Plans revealed by Turkish President Recep Tayyip Erdoğan on Friday for recognising the places of worship for people of the Alevi faith have been severely criticised by the leaders of the religious minority’s community organisations.
The members of the Alevi faith, which make up roughly 15-20 percent of Turkey’s population, have been fighting for years for official recognition of their religion and equal treatment in terms of state support provided to places of worship.
According to 2022 figures, in Turkey there are 1,586 cemevis, the Alevi places of worship, which have mainly been established in urban areas as cultural centres due to a lack of official recognition.
Erdoğan and his government signalled plans to take action to meet the demands of the Alevi community at the end of 2021. Government officials visited all cemevis in the country and gathered 8,740 demands.
As elections approach, Erdoğan earlier this week announced that he will soon reveal new plans for the Alevi community. The president disclosed the new government policy on Friday, stating that a “Culture and Cemevi Presidency” will be established under the Culture and Tourism Ministry to coordinate the services for cemevis. This means that the second largest religious minority of the country will still be treated differently than the majority Sunnis, whose religion is regulated by the Directorate of Religious Affairs, a huge public body with a budget in 2022 that was bigger than seven out of 17 ministries of Turkey.
Many members of the Alevi community, which is mostly left and centre-left with rooted secularist tendencies, oppose the Directorate of Religious Affairs and state control on religious beliefs.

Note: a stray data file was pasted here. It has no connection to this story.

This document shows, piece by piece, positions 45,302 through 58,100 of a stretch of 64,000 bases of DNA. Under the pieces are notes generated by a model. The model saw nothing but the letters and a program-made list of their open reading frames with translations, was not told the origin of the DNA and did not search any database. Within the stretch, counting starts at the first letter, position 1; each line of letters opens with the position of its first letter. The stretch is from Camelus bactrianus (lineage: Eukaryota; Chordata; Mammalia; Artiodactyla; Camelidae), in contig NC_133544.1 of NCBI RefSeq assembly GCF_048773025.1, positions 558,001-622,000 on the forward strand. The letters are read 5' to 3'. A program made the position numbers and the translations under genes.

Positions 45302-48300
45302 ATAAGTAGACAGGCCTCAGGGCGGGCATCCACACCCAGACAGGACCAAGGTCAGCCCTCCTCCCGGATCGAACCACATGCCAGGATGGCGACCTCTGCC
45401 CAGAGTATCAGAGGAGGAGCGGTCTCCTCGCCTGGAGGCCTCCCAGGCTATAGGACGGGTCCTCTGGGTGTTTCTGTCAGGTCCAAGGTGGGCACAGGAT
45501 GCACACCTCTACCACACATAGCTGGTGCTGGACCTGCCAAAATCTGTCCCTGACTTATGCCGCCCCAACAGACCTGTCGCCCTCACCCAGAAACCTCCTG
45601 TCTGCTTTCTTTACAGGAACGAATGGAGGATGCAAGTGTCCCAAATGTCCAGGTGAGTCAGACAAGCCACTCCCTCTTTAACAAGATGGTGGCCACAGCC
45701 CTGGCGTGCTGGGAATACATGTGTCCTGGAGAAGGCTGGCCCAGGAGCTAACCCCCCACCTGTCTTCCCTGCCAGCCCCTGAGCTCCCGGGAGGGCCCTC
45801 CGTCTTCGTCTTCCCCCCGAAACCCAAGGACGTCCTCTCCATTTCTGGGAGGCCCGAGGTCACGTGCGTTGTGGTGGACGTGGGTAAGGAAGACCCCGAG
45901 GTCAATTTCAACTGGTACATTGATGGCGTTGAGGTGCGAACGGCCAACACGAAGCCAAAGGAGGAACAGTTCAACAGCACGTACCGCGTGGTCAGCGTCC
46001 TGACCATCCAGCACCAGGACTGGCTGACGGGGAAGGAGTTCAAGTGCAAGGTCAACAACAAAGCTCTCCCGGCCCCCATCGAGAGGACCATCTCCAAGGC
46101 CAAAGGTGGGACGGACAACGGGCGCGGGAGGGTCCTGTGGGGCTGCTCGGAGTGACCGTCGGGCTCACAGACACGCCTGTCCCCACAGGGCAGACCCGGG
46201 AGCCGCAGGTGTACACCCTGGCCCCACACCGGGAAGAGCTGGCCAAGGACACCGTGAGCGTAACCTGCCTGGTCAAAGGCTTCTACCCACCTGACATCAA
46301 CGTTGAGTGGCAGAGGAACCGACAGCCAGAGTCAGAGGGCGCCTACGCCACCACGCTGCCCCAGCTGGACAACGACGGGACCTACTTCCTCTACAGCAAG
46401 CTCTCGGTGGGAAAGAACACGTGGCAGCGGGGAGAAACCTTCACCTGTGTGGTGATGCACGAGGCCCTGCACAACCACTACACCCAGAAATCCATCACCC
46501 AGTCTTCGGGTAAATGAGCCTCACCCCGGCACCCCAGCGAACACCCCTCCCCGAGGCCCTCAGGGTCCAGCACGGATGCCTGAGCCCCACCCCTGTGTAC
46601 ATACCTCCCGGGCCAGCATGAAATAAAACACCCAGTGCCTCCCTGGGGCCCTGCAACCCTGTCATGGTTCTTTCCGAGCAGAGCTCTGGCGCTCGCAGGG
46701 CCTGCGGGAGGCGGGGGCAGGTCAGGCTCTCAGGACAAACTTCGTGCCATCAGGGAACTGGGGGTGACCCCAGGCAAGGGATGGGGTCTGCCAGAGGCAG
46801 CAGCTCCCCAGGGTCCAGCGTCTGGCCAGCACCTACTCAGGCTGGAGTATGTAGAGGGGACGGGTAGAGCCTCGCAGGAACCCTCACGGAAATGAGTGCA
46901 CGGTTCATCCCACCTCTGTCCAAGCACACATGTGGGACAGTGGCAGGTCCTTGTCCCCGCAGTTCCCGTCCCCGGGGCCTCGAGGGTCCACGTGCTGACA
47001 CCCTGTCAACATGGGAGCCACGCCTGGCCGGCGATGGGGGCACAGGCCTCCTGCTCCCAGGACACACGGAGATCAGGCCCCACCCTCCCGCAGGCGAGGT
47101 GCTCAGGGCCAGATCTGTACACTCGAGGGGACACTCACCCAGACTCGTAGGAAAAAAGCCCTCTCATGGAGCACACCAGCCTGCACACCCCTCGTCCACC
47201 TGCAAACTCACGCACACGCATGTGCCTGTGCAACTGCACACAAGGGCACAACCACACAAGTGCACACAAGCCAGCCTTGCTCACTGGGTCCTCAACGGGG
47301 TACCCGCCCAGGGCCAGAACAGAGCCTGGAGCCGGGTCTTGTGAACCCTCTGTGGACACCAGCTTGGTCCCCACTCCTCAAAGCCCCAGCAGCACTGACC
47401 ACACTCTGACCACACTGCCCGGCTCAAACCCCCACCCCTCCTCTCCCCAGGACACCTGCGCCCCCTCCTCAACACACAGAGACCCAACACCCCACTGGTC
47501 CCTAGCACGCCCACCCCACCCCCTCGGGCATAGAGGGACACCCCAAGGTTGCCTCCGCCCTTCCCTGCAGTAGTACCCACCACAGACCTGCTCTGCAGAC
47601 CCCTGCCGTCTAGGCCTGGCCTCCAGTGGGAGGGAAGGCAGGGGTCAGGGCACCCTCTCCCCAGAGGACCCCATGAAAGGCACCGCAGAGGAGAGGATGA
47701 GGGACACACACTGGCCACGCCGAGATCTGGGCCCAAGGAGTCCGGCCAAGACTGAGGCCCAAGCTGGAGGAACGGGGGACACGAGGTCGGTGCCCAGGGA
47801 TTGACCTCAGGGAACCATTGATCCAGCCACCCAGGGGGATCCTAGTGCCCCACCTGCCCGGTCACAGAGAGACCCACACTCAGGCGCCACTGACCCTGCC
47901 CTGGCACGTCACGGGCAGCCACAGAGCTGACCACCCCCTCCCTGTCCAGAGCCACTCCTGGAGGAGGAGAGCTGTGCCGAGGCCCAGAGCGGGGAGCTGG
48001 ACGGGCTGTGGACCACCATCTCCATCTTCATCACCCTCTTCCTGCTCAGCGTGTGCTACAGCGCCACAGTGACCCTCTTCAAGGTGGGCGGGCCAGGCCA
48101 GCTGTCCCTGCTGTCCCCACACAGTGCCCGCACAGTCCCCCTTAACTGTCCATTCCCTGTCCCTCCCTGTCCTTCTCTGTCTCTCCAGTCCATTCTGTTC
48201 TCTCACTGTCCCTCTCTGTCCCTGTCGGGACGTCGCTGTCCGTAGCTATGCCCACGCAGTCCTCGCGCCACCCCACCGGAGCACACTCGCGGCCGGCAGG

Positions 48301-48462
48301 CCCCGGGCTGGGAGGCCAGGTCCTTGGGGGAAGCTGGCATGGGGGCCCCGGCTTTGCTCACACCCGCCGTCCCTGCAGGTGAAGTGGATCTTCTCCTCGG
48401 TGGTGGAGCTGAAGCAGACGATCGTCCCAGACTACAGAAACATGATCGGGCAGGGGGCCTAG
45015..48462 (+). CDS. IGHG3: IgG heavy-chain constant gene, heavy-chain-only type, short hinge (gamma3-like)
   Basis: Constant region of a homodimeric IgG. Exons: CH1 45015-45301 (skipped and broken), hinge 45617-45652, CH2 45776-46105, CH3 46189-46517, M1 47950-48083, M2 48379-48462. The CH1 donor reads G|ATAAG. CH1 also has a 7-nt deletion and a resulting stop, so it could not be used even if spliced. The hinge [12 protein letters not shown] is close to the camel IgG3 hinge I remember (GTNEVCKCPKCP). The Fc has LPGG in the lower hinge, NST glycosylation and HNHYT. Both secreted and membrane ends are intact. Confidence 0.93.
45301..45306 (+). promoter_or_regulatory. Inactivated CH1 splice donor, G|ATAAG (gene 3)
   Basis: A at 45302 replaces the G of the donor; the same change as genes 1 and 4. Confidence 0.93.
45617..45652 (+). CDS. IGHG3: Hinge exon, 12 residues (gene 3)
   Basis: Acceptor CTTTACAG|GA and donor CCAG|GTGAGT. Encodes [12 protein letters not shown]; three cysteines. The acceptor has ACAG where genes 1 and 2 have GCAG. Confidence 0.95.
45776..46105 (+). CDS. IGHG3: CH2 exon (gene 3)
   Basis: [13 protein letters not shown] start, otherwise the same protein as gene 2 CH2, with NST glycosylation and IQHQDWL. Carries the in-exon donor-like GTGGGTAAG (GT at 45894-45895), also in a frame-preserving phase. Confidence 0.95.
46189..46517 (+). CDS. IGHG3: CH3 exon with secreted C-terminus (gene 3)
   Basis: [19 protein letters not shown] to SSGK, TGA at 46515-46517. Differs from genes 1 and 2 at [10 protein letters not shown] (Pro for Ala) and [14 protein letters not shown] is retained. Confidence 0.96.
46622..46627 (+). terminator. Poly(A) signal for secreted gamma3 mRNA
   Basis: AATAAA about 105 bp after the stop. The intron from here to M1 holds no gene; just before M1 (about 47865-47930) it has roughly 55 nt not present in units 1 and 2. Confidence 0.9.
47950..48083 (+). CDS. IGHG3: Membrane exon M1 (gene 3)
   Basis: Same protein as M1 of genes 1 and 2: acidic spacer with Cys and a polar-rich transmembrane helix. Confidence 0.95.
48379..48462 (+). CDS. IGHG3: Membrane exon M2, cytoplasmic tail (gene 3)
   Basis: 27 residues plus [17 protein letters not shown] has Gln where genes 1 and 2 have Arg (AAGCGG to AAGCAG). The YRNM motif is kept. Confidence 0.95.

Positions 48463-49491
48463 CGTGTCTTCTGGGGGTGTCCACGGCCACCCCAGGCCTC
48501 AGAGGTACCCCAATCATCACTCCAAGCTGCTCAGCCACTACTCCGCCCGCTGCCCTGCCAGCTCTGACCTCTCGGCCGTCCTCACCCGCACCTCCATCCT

According to Mustafa Aslan, the head of Alevi Bektashi Federation, Erdoğan’s new attempt is insincere and reminiscent of his 2009 initiative for an Alevi opening that failed.
Recalling that both the European Court of Human Rights and Turkey’s Constitutional Court have called on Turkey to respect the rights of the Alevi faith, Aslan said that the new policy still treated the minority religion as a cultural issue and aimed to establish an alternative organisation for Alevis.
“We want our constitutional rights. There is no point in watering down of the demands just 5 minutes before elections,” Aslan told Gazete Duvar, referring to the upcoming elections currently scheduled for 2023.
The new body to be established under the Culture and Tourism Ministry will oversee the activities of all associations and federations of the Alevi community, according to Aslan.
“This is an insult to Alevis. This is an insult to Alevis’ democratic struggle, their legally established organisations, it means ignoring them,” he said.
“It is impossible for us to accept an approach that tries to define Alevis, that tries to create its own version of Alevisim,” said Cuma Erçe, the head of Pir Sultan Abdal Association.
Erçe said that Alevis opposed the existence of the Directorate of Religious Affairs as it contradicts with the principle of secularism, yet the government’s new plans implied the establishment of a similar body for Alevis.
“They want to create the Directorate of Religious Affairs of Alevis. We cannot accept that. The fact that they are going to open it under the Ministry of Culture is the result of an approach that sees Alevis as a cultural group rather that a faith group. We cannot accept that as well,” he said.
Ali Kenanoğlu, an Alevi deputy of the pro-Kurdish Peoples’ Democratic Party (HDP), said that Erdoğan’s announcement had revealed the state’s plans to control the Alevis.
“Of course this attempt is far from meeting the demands of the Alevis. It is an attempt to manage the cemevisi with a presidency and a culture of charity without giving them the official status of a prayer house,” he told Artı Gerçek.
“This attempt aims to eliminate the unique institutional structure of Alevis and to tie them to the government. In our opinion, they should leave Alevis free, the state should not interfere with religious faiths, the Directorate of Religious Affairs should be shut down and all religious beliefs should be handed over to civil life,” he said.